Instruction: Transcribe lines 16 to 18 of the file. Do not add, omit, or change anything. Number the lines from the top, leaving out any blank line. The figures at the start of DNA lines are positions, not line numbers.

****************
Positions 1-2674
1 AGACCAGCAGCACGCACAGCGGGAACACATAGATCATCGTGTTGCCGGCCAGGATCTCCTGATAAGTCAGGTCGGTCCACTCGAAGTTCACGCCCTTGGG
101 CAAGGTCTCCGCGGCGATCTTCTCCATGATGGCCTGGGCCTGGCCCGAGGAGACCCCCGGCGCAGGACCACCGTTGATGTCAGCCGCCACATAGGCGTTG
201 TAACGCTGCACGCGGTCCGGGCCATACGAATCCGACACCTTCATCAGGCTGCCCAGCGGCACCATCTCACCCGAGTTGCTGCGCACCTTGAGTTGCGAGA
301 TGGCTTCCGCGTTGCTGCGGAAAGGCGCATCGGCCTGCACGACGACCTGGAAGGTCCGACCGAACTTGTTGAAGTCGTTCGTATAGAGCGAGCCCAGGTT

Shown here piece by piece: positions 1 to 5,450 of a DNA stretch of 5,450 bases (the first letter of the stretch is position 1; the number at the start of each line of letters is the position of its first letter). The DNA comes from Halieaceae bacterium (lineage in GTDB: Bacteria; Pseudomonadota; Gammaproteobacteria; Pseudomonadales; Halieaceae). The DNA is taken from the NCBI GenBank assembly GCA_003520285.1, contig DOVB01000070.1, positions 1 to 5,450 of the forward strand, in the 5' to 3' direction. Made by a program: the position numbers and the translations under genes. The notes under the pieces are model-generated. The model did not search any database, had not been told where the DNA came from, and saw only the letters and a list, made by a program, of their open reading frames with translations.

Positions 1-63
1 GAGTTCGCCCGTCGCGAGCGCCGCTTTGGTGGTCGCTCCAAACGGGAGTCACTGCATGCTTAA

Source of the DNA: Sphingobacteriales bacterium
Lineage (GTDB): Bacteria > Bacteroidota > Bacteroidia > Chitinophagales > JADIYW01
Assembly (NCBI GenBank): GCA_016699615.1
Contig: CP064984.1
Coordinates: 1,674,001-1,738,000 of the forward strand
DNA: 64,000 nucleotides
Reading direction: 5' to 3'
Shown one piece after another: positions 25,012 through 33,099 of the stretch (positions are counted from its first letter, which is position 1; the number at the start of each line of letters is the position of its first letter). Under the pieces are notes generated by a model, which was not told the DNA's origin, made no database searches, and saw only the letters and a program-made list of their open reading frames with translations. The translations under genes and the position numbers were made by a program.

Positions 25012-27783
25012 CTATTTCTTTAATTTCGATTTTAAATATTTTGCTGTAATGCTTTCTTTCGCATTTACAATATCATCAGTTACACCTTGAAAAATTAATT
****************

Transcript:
Shown one piece after another: positions 25,012 through 33,099 of the stretch (positions are counted from its first letter, which is position 1; the number at the start of each line of letters is the position of its first letter). Under the pieces are notes generated by a model, which was not told the DNA's origin, made no database searches, and saw only the letters and a program-made list of their open reading frames with translations. The translations under genes and the position numbers were made by a program.

Positions 25012-27783
25012 CTATTTCTTTAATTTCGATTTTAAATATTTTGCTGTAATGCTTTCTTTCGCATTTACAATATCATCAGTTACACCTTGAAAAATTAATT